Studying Archaeology in Post-16 Education: A Levels
AS & A level Archaeology
Unlike at GCSE, at GCE AS and A level archaeology is available as a separate subject offered by the AQA exam board. Like other AS and A level courses the course is split over two years and comprises of two modules per year:
- ARCH1: The Archaeology of Religion and Ritual
The study of Religion and Ritual focus on belief systems and on the actual activities related to those beliefs. The unit is taught through examining one of three period themes:
- Prehistoric Europe 30,000BC to AD43;
- Ancient Egypt 3000BC to 50BC;
- Roman Europe 753BC to AD410.
- ARCH2: Archaeological Skills and Methods
The second unit in the A level teaches students about the basic skills and methods that archaeology uses, from how archaeological sites are found, excavated, recorded and interpreted through to the laboratory investigation of human remains and how dating techniques like Radiocarbon work.
- ARCH3: World Archaeology
The third module is split into two sections; the first is taught as three themes:
- People and Society in the Past;
- Sites and People in the Landscape;
- Economics and Material Culture.
The second half of the unit is devoted to discussing contemporary issues in World Archaeology.
- ARCH4: Archaeological Investigation
The final module of the A level is an opportunity for students to carry out an archaeological investigation of their own. This investigation could be site based through recording, survey or excavation or it may examine a particular artefact or group of artefacts through research, work with a local museum etc.
The A level has an accompanying course book (written by the senior examiners for the course) entitled ‘The Archaeology Coursebook: An introduction to themes, sites, methods and skills’ published by Routledge. The textbook is currently in its third edition so when ordering the book you should ensure that you have the latest edition. More information is available from the book’s publisher Routledge.
If uncertain, the exam board should be able to give you a list of you nearest school, college or tutor offering A-Level Archaeology. It can also be studied ‘distance learning’ with the College on the Net.
AS & A level Classical Civilisation
Both OCR and AQA offer AS and A level Classical Civilisations. Both courses examine Classical Greek & Roman history, art and literature using some archaeological evidence and allow students to pursue their interest in archaeology further through the coursework element.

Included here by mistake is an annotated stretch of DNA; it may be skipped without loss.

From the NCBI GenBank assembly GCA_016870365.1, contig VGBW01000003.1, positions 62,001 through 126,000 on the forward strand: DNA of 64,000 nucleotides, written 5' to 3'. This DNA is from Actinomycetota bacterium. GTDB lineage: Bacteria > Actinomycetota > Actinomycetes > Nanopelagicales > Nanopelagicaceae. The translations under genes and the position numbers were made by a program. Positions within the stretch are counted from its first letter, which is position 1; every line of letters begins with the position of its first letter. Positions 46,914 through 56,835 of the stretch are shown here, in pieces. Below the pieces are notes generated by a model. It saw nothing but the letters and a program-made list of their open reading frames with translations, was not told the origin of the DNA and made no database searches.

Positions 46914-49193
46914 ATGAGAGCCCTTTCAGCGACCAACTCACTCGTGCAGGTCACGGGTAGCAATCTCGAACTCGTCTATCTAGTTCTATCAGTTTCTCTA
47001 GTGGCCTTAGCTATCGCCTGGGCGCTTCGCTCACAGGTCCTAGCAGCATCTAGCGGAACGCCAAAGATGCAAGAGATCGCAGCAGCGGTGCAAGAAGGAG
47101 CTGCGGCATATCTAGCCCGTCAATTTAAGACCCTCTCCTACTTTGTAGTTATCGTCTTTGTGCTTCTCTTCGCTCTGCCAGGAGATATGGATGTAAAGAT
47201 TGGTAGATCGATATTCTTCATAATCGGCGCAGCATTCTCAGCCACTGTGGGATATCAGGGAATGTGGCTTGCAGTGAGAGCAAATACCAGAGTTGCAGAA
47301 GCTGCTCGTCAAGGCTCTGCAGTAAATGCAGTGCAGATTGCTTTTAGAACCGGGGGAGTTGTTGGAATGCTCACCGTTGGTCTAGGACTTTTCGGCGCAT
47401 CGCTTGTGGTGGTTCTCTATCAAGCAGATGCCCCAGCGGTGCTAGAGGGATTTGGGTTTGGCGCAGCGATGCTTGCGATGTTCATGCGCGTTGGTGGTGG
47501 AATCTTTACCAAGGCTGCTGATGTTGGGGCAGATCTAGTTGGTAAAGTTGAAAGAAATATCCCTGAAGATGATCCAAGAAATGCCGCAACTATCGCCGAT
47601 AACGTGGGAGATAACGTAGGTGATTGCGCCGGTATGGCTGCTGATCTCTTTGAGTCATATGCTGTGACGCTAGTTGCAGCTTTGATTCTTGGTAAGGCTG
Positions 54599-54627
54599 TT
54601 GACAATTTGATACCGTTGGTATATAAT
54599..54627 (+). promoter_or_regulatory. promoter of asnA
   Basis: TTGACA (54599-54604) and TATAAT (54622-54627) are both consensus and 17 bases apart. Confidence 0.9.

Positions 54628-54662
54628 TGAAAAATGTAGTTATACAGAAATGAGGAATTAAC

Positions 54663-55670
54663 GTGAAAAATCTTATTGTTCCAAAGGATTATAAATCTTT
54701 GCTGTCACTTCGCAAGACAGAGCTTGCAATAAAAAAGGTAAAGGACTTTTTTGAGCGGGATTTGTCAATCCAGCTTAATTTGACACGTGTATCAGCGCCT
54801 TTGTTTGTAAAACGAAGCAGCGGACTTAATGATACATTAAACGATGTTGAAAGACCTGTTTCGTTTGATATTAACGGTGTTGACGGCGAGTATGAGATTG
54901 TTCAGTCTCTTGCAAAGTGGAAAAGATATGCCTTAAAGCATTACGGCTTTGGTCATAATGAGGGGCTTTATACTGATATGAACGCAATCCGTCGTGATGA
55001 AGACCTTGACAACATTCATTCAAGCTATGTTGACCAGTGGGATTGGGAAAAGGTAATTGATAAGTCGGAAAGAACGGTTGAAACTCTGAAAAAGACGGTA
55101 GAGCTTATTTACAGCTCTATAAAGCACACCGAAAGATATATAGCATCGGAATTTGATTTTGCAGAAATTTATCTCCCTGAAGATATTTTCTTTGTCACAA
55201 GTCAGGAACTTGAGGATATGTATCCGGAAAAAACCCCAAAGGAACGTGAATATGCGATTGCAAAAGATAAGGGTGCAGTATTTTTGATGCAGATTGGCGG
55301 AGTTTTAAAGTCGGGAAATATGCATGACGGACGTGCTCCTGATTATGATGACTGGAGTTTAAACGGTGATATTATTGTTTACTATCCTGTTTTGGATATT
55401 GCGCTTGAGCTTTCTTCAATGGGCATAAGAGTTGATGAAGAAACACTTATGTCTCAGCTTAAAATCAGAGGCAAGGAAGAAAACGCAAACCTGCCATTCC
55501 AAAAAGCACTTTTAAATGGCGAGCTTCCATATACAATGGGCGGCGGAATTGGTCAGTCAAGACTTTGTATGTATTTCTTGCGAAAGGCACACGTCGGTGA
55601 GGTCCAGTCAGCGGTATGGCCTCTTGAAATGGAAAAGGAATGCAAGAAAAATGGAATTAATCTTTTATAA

OCR has split its subjects into a suite of classics related subjects with Classical Civilisation and Ancient History as two of the four named routes (Latin, Classical Greek, Classical Civilisation and Ancient History) and these are now covered under a single new subject title: ‘Classics’.
More information can be found at the exam boards’ websites:
Salters Horners Applied Physics AS & A level
The Salters Horners applied physics course is an AS and A level course which is context-led. The course was piloted in 1998 and is now offered in over 200 schools and colleges throughout the UK. The project is based in the University of York as part of their Science Education Group and includes the ‘Physics for life’ module, which takes archaeology as a theme. The course is excellent for those students who are considering studying archaeological sciences at university as well as being an exciting and interesting course in its own right.
Applied AS/A-level in Travel and Tourism
Applied A level qualifications in Travel and Tourism are offered by the three main exam boards (AQA, EDEXCEL & OCR) as well as the WJEC (Welsh Joint Education Committee) for those wishing to focus on Welsh tourism or for those wanting to take their examinations in Welsh.
The applied AS / A level can be taken as a single or double award and two of the exam boards also offer a Leisure Studies Applied AS / A level that covers a similar curriculum.
Tourism and travel have an obvious relationship to archaeology and archaeological sites and provide an income for many museums, sites and exhibitions. In addition, other leisure and tourist activities can have an impact on the archaeology within the landscape (footpaths erode into archaeological layers, increased demand on ports and airports etc can lead to expansion threatening archaeological remains etc). The travel and tourism Applied A levels offered by all four exam boards examine these topics, giving students the tools to consider issues within the travel and tourism industry such as the impact of travel and tourism on local economies, the natural and cultural heritage of areas and the local infrastructure.
Each of the specifications covers the impact of tourism, the ethics of responsible tourism and the growth of special interest / activity holidays (in which pay to dig archaeological excavations are included).
More information is available from each of the exam boards subject pages:
- AQA Travel & Tourism
- AQA Leisure Studies
- EDEXCEL Travel & Tourism
- OCR Travel & Tourism
- OCR Leisure Studies
- WJEC Travel & Tourism
- CBA History
- Support Us